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Jonathan Rosenfeld

March 2, 2023

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Pressure ulcer prevention is among nursing homes’ most essential duties. Failure to prevent pressure sores can result in devastating injuries for those at risk.

The personal injury attorneys Rosenfeld Injury Lawyers LLC can help you understand your legal options should your loved one have developed pressure sores as a result of a nursing home’s failure to prevent them. 

Are Pressure Ulcers Preventable?

Pressure ulcers in a nursing home setting are entirely preventable. Nursing homes can and should assess and manage pressure ulcer risk to keep the resident from developing bed sores. If the resident does develop pressure ulcers, nursing home staff should care for them in a way that keeps them from becoming infected.

Pressure Ulcer Prevention in Nursing Homes

Nursing homes that fail to prevent pressure ulcers are failing to live up to the duty of care that they owe to their residents. A nursing home must have a pressure ulcer prevention plan in place and implement all parts of it.

Here are some things that nursing homes should do to abide by the duty of care that they owe to their residents.

Frequent Repositioning

Remaining in one position for too long exposes the bony areas of the body to continuous pressure that results in ulcers. Part of the pressure ulcer prevention plan is that staff should change the resident’s position and relieve pressure frequently, so the same parts of their body are not continuously in contact with a hard surface.

Some plans require that staff members reposition the resident as often as every 15 minutes. Nursing homes that are short-staffed do not follow these plans and leave residents in the same position for an extended period of time.

Comprehensive Skin Assessment

Nursing home staff must conduct a comprehensive skin assessment to check for pressure ulcers and other skin abnormalities. Staff should pay close attention to areas that may be prone to pressure ulcers, such as the shoulder blades, heels, and other protruding areas.

They should perform these comprehensive assessments more often for residents who have a high risk of developing pressure sores or who already have them.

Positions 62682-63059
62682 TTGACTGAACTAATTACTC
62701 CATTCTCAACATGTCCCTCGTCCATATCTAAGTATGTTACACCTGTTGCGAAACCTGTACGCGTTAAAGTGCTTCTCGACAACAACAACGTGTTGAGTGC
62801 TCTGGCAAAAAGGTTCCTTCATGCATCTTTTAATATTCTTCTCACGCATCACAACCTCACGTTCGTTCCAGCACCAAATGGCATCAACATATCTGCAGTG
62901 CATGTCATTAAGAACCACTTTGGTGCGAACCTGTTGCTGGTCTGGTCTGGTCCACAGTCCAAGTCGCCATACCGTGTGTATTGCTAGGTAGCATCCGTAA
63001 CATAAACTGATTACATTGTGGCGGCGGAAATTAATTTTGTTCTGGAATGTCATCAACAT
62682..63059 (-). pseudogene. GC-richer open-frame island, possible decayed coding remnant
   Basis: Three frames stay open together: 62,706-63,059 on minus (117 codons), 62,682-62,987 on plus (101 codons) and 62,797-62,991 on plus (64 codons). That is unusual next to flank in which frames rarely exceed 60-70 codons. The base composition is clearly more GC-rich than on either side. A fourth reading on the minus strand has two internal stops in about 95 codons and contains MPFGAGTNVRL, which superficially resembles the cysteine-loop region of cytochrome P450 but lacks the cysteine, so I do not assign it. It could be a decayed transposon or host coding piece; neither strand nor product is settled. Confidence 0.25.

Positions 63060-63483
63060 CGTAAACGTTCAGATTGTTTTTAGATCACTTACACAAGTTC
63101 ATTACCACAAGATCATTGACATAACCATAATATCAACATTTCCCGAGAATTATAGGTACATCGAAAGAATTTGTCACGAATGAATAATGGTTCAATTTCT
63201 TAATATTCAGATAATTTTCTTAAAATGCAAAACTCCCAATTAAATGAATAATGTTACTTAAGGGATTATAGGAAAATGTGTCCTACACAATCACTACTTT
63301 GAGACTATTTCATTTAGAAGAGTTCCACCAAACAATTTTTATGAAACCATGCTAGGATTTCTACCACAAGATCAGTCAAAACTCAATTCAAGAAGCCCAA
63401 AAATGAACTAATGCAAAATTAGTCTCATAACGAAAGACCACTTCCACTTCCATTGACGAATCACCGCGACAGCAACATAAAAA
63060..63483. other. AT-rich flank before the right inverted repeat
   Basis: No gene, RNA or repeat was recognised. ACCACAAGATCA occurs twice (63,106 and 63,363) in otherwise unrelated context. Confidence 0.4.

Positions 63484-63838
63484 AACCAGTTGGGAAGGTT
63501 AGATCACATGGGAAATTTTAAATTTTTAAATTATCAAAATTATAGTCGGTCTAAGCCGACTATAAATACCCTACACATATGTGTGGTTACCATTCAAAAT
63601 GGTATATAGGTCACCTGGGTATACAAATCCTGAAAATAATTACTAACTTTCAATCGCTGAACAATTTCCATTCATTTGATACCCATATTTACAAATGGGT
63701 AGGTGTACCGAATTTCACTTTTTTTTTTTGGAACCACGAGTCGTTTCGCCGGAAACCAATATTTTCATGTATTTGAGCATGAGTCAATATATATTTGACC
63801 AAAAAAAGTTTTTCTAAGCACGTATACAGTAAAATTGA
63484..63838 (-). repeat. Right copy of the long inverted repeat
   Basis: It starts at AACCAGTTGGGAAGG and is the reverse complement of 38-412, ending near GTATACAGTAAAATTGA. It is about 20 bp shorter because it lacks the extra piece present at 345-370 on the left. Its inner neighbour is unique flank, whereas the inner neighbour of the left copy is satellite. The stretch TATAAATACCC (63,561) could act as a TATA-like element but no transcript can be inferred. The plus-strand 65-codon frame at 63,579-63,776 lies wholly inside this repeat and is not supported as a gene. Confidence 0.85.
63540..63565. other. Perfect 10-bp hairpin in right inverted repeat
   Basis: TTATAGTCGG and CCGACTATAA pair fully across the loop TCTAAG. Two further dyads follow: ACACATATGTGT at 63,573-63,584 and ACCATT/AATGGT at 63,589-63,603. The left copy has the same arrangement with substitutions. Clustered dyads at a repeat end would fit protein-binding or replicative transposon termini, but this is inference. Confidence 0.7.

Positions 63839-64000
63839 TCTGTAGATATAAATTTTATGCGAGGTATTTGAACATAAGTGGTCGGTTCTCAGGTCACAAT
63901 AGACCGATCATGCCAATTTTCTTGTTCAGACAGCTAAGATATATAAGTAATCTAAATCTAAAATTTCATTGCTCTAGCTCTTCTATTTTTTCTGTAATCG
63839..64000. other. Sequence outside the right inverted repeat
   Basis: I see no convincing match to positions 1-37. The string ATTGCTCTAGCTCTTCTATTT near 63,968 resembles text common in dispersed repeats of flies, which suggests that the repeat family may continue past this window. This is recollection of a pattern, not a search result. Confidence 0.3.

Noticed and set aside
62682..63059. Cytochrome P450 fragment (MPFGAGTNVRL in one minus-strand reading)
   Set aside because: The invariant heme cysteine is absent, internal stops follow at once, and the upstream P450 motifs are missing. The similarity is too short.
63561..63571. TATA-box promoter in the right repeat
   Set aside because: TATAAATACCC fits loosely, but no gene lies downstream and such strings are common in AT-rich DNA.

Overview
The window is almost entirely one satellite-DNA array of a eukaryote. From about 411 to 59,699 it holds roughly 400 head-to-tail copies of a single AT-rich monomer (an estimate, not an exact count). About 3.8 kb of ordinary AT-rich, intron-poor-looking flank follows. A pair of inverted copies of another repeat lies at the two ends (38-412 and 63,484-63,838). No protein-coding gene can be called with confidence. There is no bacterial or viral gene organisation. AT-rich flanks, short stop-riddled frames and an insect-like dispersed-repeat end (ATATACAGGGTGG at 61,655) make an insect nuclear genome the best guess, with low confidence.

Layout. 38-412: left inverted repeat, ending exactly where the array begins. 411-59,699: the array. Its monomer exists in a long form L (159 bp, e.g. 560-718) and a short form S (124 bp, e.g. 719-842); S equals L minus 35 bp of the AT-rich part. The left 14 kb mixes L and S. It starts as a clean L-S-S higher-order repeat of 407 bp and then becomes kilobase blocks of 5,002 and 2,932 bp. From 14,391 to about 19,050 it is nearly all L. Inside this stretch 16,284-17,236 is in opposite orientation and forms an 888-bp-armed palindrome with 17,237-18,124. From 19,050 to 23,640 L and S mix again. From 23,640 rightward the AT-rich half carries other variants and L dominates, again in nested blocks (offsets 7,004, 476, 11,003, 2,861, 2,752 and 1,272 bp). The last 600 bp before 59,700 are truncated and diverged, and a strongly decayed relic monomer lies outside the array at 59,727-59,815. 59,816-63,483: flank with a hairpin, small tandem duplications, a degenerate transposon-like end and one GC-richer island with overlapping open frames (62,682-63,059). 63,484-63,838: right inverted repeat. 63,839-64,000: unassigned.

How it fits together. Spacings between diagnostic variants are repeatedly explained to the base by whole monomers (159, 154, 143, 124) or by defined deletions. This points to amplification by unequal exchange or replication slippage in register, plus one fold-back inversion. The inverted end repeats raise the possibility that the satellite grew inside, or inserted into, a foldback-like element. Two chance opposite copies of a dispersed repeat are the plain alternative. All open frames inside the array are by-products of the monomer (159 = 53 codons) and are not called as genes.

The five parameters of comprehensive skin assessment are:

  • Temperature
  • Turgor (firmness)
  • Color
  • Moisture level
  • Skin integrity

Recent trends in nursing home care research suggest that staff should perform a comprehensive skin assessment every 24 hours.

Maintaining Good Hygiene

Proper hygiene can prevent pressure sores. The risk of developing them increases if the skin isn’t clean, so staff should carefully monitor bath time to ensure no parts are missed. Caregivers should pay particular attention to armpits, groin folds, and other sensitive spots that may become irritated or inflamed.

Keeping Risk Areas Dry

Excess skin moisture is another contributing factor to developing pressure sores and skin breakdown. Keeping vulnerable areas of the skin that are at high pressure ulcer risk dry after cleaning them is essential.

Nutrition and Hydration

Proper nutrition and regular fluid intake are essential aspects of preventing pressure ulcers. To prevent malnutrition and dehydration, nursing homes must ensure a balanced diet in accordance with residents’ dietary needs.

Risk Factor Management

Nursing homes must perform a risk assessment on each patient based on their individual medical situation. If the patient has a medical condition that causes them to be immobile, such as dementia or weakened limbs, the nursing home needs a special plan to prevent pressure ulcers that staff must follow at all times.

Using Special Aids

Part of the plan to prevent pressure ulcers involves equipment that can relieve pressure on the parts of the body that may be at risk. One piece of equipment that a nursing home should use is a bed that allows for reduced air pressure to have more “give” and exert less pressure on the resident. Nursing homes may also use memory foam to reduce pressure.

Why Is It So Common for Patients to Develop Decubitus Ulcers in Long-Term Care Facilities?

When a nursing home resident develops wounds caused by sores, it might be due to nursing home neglect. Nursing facility neglect occurs when a nursing home and its personnel fail to provide adequate care, resulting in significant pressure injuries for a patient.

Pressure Ulcer Causes

Sustained pressure on a certain part of the body will cause blood flow restrictions. The human body needs blood supply to all parts as it carries oxygen, which is essential in keeping tissues alive.

Restricted blood supply is typically a result of the following:


Prolonged pressure between the bone and the surface of a bed, chair, or wheelchair may occur while lying or sitting for a lengthy period. Blood flow is reduced or halted due to this, depriving the skin’s tissue of oxygen and other nutrients.

An elderly resident who requires assistance with daily activities, such as bathing and incontinence care, may sit or lie in one position for an extended period, especially if nursing home workers do not check on them often. However, this might put too much strain on one area of the body and cause a decubitus ulcer.


Shearing occurs due to the movement or rubbing against two surfaces (bedsheets, support surfaces, or mattresses). When a nursing home resident’s skin moves one way while their bones move in another, shear may cause injury to their skin.

Shear may occur in nursing facilities when:

  • Moving residents onto their sides to prevent bedsores may cause the skin on the back to move, leading to personal injury.
  • Residents sleep on their sides, causing the skin on one body area to move.
  • Residents are not turned over often enough.

Shear can be avoided by placing nursing home patients’ heads at a 30-degree angle (or lower). In addition, residents should be lifted rather than dragged.


Bedsores caused by friction are common among nursing home residents, who are more susceptible to skin damage owing to their age.